Presentations and Bookings

I am available to do lectures and slide presentations on the following topics:

Journey to Shaolin Temple
China’s Great Transformation
W .E.B. Du Bois’s China Prophecy
Africans in China
What lessons can Africans learn from China’s develpment?
The Global Classroom
Black Images in Southeast Asia: Vietnam and Cambodia






Guangzhou’s Peasant Movement Institute

On a warm Sunday afternoon, I visited the Peasant Movement Institute, which in Mandarin is known as nong jiang suo. Located in the Yuexiu district of the old city center, the Peasant Movement Institute is easy to find since it is a stop on Line 1 of the Guangzhou Metro. The entrance is at the junction of Zhongshan 4th Road and Dezheng Road. Admission is free and open to the public.

Inside and outside of the grounds there are signs commemorating the 70th anniversary of the establishment of the People’s Republic of China. It is a busy neighborhood, but once you pass through the stone memorial archway, it is like entering into a space of serenity. Upon entering, I noticed a small stone bridge and a pond. Visitors must cross the bridge in order to enter into the ground’s first courtyard. The architecture was traditional courtyard style, large roofs and tall wooden beams with yellow tiles and red walls.

Panyu Confucian School

The Peasant Movement Institute was based in an old Confucian Temple which also housed the Canton Panyu Confucian School that was founded during the Ming dynasty in the year 1370 A.D. I took note that over one thousand years of history had unfolded at this location before the Peasant Movement Institute was established. Here, Confucian philosophy would be studied, Imperial Exams were taken, and sacrifices were made in honor of Confucius.

The Imperial Examinations were a selection process that enabled people to move up as officials within the bureaucracy of feudal China. The Imperial Examinations commenced in the Sui dynasty (A.D. 581-618) and was well established by the Tang dynasty (A.D. 618-907). However, it would be during the Ming (A.D. 1368-1644) and Q’ing (A.D. 1644-1911) dynasties that it had its greatest influence.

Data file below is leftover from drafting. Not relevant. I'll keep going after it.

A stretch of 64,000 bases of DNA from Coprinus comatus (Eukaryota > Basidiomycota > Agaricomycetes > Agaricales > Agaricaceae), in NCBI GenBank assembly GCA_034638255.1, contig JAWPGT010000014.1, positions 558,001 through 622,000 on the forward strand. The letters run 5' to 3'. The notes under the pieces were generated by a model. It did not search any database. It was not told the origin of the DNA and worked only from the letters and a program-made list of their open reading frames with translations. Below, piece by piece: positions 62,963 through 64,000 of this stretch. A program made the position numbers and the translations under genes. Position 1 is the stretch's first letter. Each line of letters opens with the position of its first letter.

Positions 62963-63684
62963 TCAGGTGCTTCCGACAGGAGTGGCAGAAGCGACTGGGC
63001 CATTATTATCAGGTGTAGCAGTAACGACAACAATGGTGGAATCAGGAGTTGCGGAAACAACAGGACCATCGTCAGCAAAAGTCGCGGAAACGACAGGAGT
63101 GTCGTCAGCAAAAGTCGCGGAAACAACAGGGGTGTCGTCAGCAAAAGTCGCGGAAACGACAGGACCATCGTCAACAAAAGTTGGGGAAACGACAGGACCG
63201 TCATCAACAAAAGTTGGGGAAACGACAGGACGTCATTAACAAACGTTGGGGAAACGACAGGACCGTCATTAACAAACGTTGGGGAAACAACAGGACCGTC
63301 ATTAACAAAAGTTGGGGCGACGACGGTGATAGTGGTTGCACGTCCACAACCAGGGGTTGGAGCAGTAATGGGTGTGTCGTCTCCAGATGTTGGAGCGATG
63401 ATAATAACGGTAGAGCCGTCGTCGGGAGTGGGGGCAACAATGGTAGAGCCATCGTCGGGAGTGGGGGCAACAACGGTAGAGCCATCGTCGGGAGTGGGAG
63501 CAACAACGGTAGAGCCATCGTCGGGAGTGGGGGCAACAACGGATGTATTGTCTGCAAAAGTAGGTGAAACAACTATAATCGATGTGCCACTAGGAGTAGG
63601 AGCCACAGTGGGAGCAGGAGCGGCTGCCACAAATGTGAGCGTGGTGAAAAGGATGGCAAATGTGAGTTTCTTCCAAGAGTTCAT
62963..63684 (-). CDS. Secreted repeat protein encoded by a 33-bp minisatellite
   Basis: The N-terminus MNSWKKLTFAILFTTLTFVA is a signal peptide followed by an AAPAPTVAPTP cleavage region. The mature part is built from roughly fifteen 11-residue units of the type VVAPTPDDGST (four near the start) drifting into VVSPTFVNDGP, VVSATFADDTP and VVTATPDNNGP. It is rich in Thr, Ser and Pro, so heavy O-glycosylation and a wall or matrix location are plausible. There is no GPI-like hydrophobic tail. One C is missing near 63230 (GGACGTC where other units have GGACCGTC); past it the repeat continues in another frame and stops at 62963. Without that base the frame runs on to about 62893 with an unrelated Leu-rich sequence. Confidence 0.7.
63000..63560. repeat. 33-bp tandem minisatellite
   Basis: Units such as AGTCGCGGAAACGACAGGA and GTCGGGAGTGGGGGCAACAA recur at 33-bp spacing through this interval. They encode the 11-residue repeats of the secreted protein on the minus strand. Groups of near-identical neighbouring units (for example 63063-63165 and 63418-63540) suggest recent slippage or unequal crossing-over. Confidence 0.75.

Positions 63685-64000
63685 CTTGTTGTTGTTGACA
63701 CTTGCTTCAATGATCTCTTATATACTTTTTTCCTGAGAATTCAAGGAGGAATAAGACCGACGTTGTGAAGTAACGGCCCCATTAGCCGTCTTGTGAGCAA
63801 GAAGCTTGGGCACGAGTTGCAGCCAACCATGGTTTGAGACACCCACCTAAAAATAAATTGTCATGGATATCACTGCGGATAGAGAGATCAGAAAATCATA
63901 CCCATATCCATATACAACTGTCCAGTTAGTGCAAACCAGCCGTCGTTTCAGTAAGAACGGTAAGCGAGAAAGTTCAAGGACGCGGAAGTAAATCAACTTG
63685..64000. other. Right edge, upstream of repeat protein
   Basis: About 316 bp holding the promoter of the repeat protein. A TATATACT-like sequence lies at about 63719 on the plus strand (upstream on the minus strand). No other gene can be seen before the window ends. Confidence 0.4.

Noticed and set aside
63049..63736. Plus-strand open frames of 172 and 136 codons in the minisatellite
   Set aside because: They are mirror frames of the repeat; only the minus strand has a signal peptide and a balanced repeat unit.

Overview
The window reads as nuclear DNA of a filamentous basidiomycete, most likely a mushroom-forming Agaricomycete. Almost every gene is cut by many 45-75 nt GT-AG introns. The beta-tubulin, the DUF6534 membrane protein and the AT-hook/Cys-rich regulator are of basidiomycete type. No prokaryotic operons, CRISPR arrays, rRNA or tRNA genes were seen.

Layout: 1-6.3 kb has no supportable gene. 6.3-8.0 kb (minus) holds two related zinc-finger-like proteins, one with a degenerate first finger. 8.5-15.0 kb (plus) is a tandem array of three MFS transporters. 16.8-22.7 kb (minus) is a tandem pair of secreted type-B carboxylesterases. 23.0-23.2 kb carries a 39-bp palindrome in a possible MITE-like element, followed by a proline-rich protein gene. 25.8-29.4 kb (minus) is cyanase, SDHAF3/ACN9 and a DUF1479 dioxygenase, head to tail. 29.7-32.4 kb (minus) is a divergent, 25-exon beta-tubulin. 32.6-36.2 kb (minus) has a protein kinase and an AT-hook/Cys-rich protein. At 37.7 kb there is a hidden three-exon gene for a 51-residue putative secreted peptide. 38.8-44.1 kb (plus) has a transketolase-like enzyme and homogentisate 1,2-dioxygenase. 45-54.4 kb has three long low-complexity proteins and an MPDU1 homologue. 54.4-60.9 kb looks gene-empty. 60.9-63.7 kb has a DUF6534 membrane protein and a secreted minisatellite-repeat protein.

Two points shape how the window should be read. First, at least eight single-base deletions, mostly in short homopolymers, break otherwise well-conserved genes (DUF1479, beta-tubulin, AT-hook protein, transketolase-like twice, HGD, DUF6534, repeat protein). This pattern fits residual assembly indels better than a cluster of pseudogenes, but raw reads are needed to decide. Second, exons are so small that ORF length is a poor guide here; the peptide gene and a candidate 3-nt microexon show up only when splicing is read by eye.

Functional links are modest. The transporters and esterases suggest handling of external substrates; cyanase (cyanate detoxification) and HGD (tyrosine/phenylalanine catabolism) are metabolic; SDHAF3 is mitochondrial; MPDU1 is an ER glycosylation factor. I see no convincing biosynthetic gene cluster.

In Minglun Hall, there is a display outlining the Chinese Imperial Examination Culture. It organized the Imperial Examinations into three parts, which included: the History of the Chinese Imperial Examination System, the process of the Chinese Imperial Examination System, and the top scholar in Guangdong province, Zhuangyuan.

Cultural Continuity

One of the interesting observations that I made during my visit is that there seemed to be a high degree of cultural continuity in the Chinese mind down through the various dynasties into the present. This was evident to me in terms of the calligraphy, the writing system that was inscribed in wood and stone throughout the complex. Regardless of the types of character styles, ancient, traditional or simplified, it all came from the same sources of Chinese civilization that anchored the identity of the people who I saw in the museum as well as the students that I teach.

These roots, national consciousness and cosmology, still remained strong, despite the onslaught of Western imperialism and Japanese occupation. Such circumstances and conditions led me to believe that the Chinese identity was not destroyed nor fractured by these forces. Although Chinese society underwent various crises over the past 150 years, it did not make the masses or the elites to turn away from or sever their cultural or cosmological roots. I wondered, why?

Could it be that Chinese consciousness was never colonized, I pondered? While the Chinese state, like all states across Asia and Africa in the nineteenth century, was under constant attack from Western Europe, the Chinese identity has remained largely intact almost escaping the colonial burdens of partition, balkanization and national fragmentation.

Without a doubt, visiting the Peasant Movement Institute is worthwhile for students of history. Here, one can see the development of the Chinese Communist Party in terms of its critical role in organizing the peasants for political struggle. Although it only lasted three years, the Peasant Movement Institute served as an important base where cadres were trained for leadership not only in Guangdong, but across China. In short, it could be argued that the Peasant Movement Institute was the incubator for what would soon become the Red Army.